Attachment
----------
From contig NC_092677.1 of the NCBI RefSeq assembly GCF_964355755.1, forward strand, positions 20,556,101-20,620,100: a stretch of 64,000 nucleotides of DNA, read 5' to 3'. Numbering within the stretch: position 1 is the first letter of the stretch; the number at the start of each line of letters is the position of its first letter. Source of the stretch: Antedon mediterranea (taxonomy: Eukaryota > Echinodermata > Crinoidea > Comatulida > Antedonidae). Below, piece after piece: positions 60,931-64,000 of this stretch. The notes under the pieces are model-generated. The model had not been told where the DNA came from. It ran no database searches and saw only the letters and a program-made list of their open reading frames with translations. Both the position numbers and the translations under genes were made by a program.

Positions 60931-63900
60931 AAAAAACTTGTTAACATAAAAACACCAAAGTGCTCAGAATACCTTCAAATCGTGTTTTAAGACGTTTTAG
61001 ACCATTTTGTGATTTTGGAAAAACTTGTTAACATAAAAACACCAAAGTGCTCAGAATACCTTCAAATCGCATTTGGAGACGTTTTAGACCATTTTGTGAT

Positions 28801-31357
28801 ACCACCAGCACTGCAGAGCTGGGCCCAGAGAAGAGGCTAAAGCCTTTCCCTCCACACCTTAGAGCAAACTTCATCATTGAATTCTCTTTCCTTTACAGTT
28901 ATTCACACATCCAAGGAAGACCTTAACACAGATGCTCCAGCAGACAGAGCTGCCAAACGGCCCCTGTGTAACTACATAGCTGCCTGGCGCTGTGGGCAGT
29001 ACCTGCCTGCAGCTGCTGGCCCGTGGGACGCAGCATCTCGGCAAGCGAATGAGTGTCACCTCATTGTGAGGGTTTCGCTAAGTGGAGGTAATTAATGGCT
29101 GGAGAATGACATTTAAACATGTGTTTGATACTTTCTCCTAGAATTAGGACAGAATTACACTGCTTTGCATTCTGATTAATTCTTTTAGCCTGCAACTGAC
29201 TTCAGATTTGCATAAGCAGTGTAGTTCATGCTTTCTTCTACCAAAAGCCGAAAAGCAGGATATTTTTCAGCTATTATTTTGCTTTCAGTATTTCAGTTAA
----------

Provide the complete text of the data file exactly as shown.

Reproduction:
From contig NC_092677.1 of the NCBI RefSeq assembly GCF_964355755.1, forward strand, positions 20,556,101-20,620,100: a stretch of 64,000 nucleotides of DNA, read 5' to 3'. Numbering within the stretch: position 1 is the first letter of the stretch; the number at the start of each line of letters is the position of its first letter. Source of the stretch: Antedon mediterranea (taxonomy: Eukaryota > Echinodermata > Crinoidea > Comatulida > Antedonidae). Below, piece after piece: positions 60,931-64,000 of this stretch. The notes under the pieces are model-generated. The model had not been told where the DNA came from. It ran no database searches and saw only the letters and a program-made list of their open reading frames with translations. Both the position numbers and the translations under genes were made by a program.

Positions 60931-63900
60931 AAAAAACTTGTTAACATAAAAACACCAAAGTGCTCAGAATACCTTCAAATCGTGTTTTAAGACGTTTTAG
61001 ACCATTTTGTGATTTTGGAAAAACTTGTTAACATAAAAACACCAAAGTGCTCAGAATACCTTCAAATCGCATTTGGAGACGTTTTAGACCATTTTGTGAT

Positions 28801-31357
28801 ACCACCAGCACTGCAGAGCTGGGCCCAGAGAAGAGGCTAAAGCCTTTCCCTCCACACCTTAGAGCAAACTTCATCATTGAATTCTCTTTCCTTTACAGTT
28901 ATTCACACATCCAAGGAAGACCTTAACACAGATGCTCCAGCAGACAGAGCTGCCAAACGGCCCCTGTGTAACTACATAGCTGCCTGGCGCTGTGGGCAGT
29001 ACCTGCCTGCAGCTGCTGGCCCGTGGGACGCAGCATCTCGGCAAGCGAATGAGTGTCACCTCATTGTGAGGGTTTCGCTAAGTGGAGGTAATTAATGGCT
29101 GGAGAATGACATTTAAACATGTGTTTGATACTTTCTCCTAGAATTAGGACAGAATTACACTGCTTTGCATTCTGATTAATTCTTTTAGCCTGCAACTGAC
29201 TTCAGATTTGCATAAGCAGTGTAGTTCATGCTTTCTTCTACCAAAAGCCGAAAAGCAGGATATTTTTCAGCTATTATTTTGCTTTCAGTATTTCAGTTAA